In terms of practical policy and economic advice, the extractives-led growth agenda has tended to reinforce domestic, government and investor pressures to ‘develop fast’. At the same time, it will reinforce the emergence of several initiatives to enhance transparency, local capacity building, environmental best practice and human rights in and around the sector.
This ‘fast-track’ approach by donors and international advisers is often inevitable, given the obvious benefits of foreign-investment inflows and export revenues for countries suffering from poverty, lack of infrastructure and high levels of indebtedness.
There are six main questions that Guyana should address:
- Are the necessary resources available for long-term growth? If not, how long can they be expected to last and what are the depletion timeframe options and what contribution is the sector likely to make to development during its lifetime?
- How will the country deal with a downturn in prices? Will society and the country’s leadership be prepared for a slump? If there are significant threats to stability, is it worth raising expectations about development?
- What is the plan for strengthening the rest of the economy, reducing reliance on extractive export revenues and cutting back on the subsidised use of oil and gas as inputs to industry? This is a long-term strategic question that should be addressed in earnest as soon as resources have been discovered. The plan must be adapted to take into account the expected depletion timeframe as well as human and other country potentials. This leads to the key question of how to build linkages from the extractive to the non-extractive sectors of the economy.
- Following on from the above, what are the potential scenarios for long-term demand, bearing in mind the global shift to lower-carbon economic systems? The various scenarios differ depending on the resource. How they play out leads to the question of how much sustainable employment can be generated from extractive projects and how to tackle retraining, particularly in the case of the mining industry, which employs a larger (often more politically significant) number of nationals.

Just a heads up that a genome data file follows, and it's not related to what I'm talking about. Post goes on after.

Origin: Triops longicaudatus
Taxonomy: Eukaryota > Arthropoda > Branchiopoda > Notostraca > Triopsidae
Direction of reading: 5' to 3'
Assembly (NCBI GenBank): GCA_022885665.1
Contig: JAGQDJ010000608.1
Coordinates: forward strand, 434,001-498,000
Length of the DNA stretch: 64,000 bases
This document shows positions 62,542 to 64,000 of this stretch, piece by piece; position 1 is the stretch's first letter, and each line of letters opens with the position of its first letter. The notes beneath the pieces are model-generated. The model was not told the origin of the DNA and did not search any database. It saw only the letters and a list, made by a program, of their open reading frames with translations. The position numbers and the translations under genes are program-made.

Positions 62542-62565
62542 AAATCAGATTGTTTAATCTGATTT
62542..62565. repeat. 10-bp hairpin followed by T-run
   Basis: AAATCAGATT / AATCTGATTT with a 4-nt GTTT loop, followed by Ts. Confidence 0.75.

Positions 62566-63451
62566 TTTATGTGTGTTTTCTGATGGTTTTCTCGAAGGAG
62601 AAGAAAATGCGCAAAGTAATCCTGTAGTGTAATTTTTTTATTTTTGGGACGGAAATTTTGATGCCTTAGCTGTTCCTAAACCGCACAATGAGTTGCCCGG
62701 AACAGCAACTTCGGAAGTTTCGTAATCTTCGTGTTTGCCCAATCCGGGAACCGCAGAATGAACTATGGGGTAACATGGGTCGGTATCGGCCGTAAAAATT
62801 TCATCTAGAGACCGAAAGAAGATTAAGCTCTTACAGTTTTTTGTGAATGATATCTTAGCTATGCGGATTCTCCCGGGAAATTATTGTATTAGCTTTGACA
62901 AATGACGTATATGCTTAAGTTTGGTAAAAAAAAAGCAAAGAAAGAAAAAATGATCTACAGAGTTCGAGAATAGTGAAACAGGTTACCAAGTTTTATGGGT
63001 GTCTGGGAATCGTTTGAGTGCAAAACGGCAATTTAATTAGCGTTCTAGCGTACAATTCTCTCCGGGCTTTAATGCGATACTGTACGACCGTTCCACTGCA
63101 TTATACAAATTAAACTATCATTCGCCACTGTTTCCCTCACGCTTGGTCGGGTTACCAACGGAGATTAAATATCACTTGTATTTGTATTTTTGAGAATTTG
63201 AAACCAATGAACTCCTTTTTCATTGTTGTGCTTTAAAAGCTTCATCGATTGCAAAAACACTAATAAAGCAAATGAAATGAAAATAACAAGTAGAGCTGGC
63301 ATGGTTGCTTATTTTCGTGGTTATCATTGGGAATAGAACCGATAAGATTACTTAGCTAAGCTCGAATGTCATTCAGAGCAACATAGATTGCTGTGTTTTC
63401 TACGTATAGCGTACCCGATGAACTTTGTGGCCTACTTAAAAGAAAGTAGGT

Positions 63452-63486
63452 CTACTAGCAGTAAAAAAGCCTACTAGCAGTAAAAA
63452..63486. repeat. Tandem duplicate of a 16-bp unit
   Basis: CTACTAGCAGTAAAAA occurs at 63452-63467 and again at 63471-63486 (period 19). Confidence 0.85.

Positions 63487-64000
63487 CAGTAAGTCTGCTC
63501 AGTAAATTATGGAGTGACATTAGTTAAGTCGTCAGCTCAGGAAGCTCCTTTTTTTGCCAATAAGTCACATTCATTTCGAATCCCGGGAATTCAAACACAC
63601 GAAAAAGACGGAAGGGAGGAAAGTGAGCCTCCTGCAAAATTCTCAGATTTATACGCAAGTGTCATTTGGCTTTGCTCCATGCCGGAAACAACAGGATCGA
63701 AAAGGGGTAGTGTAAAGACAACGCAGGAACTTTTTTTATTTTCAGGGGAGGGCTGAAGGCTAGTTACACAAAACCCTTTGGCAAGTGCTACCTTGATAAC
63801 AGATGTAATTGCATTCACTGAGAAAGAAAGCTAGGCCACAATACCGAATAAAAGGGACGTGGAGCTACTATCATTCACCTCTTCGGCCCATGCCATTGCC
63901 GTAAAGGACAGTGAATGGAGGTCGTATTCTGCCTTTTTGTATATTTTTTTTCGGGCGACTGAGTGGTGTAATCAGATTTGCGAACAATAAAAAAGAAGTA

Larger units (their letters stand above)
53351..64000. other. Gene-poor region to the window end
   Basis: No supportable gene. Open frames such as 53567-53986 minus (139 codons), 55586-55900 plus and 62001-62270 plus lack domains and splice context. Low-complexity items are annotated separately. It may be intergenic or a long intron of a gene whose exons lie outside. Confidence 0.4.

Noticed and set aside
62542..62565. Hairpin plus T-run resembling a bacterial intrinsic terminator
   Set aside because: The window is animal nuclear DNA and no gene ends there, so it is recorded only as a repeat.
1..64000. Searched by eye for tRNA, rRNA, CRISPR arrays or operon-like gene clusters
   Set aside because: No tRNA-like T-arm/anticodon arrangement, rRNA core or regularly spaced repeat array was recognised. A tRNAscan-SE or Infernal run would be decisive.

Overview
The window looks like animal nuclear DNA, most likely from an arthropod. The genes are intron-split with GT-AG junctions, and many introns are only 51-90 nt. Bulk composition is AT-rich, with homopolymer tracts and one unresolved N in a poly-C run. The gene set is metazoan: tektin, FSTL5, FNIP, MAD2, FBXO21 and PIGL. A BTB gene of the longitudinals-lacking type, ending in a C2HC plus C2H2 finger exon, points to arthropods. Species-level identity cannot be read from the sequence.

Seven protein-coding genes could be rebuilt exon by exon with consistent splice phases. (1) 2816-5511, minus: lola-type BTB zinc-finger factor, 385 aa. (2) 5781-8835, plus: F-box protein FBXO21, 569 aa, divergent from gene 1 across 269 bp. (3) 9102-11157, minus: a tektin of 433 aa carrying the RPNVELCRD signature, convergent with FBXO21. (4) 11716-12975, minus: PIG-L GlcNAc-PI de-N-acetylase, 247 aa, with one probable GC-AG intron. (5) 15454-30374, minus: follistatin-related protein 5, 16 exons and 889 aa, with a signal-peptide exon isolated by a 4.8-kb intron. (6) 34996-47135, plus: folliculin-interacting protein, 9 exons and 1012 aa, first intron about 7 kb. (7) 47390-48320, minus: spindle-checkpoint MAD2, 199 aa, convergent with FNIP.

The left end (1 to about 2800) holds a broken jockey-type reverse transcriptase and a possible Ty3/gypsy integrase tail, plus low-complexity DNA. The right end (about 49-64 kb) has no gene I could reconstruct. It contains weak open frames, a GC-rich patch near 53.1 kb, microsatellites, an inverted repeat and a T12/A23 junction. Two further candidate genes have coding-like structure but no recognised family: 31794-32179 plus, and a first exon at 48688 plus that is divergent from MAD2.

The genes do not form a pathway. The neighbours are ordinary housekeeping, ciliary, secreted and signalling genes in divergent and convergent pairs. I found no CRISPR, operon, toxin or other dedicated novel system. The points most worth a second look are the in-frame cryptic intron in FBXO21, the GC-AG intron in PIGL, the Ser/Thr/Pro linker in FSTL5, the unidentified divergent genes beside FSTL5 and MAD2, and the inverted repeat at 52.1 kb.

- Are there enough robust institutions to manage the new sector well and, if not, are there options of delaying or slowing down development? These are valid options for Guyana, given the enormity of the governance and political stability challenges it may face. In certain cases, it may be better not to produce the resource at all until conditions improve. Bad governance will probably be made much worse by the availability of resource revenues.
- Are extractives-led growth agendas compatible with low-carbon or climate-smart development? This is an important consideration from a political perspective given the stated interest of many donor countries in promoting low-carbon development, and the growing enthusiasm for cleaner technologies by civil society in those countries that already face environmental degradation and will be hardest hit by climate change. There is little understanding to date of whether and/or how the various extractive-sector activities can make a significant contribution to the low carbon economy through their investments and operations.
Moreover, the extractives-led growth agenda has been promoted largely in a generalized way; as a result, the varied and complex circumstances of individual countries and their resource base has been overlooked. There are several serious issues for Guyana to contemplate when considering an extractives-led growth agenda, these include: